- The Washington Times - Tuesday, March 14, 2000

President Clinton yesterday angrily denounced the National Rifle Association for making what he called "outrageous and disgusting" charges suggesting he tolerates gun killings to further his political agenda.
Wayne LaPierre, the executive vice president of the NRA who on Sunday said Mr. Clinton "is willing to accept a certain level of killing to further his political agenda," stood his ground.
"When America finds out the truth about the disgraceful failure" to prosecute gun crimes, "it's not the NRA they're going to be calling and asking why," Mr. LaPierre said yesterday.
Mr. Clinton "had the power to make America safe, and he didn't use it."
While campaigning yesterday in Ohio, a key battleground state in the presidential election, Mr. Clinton read Mr. LaPierre's Sunday comments aloud twice.
"I'm not trying to pick a fight with anybody. I'm fighting for the lives of our kids," Mr. Clinton said. "We ought not to engage in this kind of political smear tactics."
On Sunday, Mr. Clinton said the NRA "basically win[s] through intimidation. People are scared of them." He added that the NRA 3 million members aren't representative of Americans. "There's more people than that in America."
Yesterday, Mr. Clinton said if Mr. LaPierre really believes what he said, "We've got even more trouble than if it's just a horrible political mistake."
Mr. LaPierre meanwhile, said politics drive what he called the Clinton administration's "shameful" refusal to enforce gun laws.
"If it's not for a political agenda, they need to say something to the NRA or the American people that makes sense," he said. "If it takes some tough talk here about the administration's shameful policies, I'm happy to do it."
On Sunday, Mr. LaPierre said, "The president brags about 5,000 prosecutions. There's a hundred U.S. attorneys. If they were only bringing 10 cases a month, against the worst people, he'd have 12,000 prosecutions. If you bring in 20, you'd have 24,000. There's no way this president can look in a camera and justify those numbers on prosecutions."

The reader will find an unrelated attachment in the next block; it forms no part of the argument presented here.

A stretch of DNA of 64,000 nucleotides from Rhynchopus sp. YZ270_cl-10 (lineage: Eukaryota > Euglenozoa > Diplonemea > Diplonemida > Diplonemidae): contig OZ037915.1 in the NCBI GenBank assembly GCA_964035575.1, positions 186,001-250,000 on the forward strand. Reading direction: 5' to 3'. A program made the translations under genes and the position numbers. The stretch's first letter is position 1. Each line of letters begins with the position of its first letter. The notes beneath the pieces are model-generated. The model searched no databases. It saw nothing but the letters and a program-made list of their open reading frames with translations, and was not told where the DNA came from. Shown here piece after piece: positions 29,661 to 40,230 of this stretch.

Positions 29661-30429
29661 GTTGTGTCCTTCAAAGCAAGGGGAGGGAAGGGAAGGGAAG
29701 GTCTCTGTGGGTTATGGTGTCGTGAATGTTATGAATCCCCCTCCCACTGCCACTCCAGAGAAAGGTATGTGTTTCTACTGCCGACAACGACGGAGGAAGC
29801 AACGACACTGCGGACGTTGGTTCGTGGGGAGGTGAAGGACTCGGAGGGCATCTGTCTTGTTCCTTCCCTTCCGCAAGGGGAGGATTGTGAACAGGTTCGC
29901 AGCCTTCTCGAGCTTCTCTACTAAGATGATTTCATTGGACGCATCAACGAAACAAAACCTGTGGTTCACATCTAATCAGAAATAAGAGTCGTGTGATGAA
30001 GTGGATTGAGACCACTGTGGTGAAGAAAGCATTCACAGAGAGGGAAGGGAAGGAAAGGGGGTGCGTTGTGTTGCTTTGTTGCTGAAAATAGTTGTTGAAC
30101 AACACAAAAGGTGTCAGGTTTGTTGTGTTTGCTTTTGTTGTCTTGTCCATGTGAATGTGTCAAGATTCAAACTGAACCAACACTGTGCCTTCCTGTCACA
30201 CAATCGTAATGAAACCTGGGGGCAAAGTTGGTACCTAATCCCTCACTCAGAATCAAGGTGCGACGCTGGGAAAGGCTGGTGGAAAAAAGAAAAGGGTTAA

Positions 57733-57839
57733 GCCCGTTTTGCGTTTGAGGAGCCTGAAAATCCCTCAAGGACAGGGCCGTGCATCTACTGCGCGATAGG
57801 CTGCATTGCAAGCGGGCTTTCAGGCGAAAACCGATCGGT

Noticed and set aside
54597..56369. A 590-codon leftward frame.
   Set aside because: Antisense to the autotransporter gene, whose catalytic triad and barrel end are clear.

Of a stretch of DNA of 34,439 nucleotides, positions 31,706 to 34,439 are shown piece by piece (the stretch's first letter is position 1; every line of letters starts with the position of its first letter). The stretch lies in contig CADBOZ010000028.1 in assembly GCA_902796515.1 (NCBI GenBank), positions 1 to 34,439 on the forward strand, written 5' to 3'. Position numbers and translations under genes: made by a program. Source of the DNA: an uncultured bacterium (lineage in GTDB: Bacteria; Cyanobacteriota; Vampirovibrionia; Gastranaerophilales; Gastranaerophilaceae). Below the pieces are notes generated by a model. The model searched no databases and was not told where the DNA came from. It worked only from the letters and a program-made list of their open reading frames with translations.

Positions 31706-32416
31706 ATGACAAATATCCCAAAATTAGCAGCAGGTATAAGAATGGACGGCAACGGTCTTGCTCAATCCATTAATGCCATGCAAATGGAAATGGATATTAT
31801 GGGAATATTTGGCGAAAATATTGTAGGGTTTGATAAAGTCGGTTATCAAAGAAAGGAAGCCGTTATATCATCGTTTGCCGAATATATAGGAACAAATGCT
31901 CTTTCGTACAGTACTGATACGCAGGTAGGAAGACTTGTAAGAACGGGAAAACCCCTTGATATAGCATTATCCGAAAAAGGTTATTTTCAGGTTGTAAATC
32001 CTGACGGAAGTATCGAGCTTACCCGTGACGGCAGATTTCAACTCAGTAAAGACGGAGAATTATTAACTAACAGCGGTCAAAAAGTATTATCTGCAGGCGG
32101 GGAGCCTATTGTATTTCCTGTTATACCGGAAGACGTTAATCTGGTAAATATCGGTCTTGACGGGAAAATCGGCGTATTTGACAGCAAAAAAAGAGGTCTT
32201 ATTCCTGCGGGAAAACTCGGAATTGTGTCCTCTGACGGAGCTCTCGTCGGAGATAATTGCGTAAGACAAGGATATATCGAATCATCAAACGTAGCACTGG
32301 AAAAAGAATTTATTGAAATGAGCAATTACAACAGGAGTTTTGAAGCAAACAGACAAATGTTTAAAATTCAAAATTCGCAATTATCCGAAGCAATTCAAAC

Vice President Al Gore, campaigning in Miami, called on Mr. LaPierre to apologize, saying saying his comments Sunday reveal "a sickness at the very heart of the NRA."
Mr. LaPierre responding by saying "the vice president ought to apologize for the shameful and disgraceful failure of this administration to enforce existing federal firearms laws against violent felons with guns, drug dealers with guns and gang members with guns."
The White House and Republicans in Congress are in an election-year stalemate about gun control. The dispute is over background checks of up to 72 hours for gun-show purchases.
Mr. Clinton met last week with the mother of Kayla Rolland, 6, the first-grader fatally shot by another 6-year-old in their classroom in Morris Township, Mich.
Mr. Clinton said yesterday that it was easy for Mr. LaPierre to make such statements on television.
"I'd like to see him look into the eyes of little Kayla Rolland's mother and say that, or the parents at Columbine, or Springfield, Oregon, or Jonesboro, Arkansas, or the families of those people that were shot in Memphis," Mr. Clinton said.
Mr. LaPierre said he is unconcerned that he had given the Democrats fodder for the fall campaign if gun control become a key issue in the presidential race between Mr. Gore and Texas Gov. Georges W. Bush.
For his part, Mr. Clinton hopes it will be a defining issue in the battle for control of the House of Representatives.
"I want to read you what he said here just so you'll know that there is a difference here between the two parties and America has to choose," Mr. Clinton said at a fund-raising luncheon.
The president had planned to discuss health care in Ohio, but he wanted to respond to "the outrageous and disgusting charges that were raised yesterday by Mr. LaPierre," White House spokesman Joe Lockhart said.
The NRA recently began airing ads in which actor Charlton Heston calls the president a liar for saying the NRA prevents sensible gun safety.
"Mr. Clinton, when what you say is wrong, that's a mistake," Mr. Heston says. "When you know it's wrong, that's a lie."

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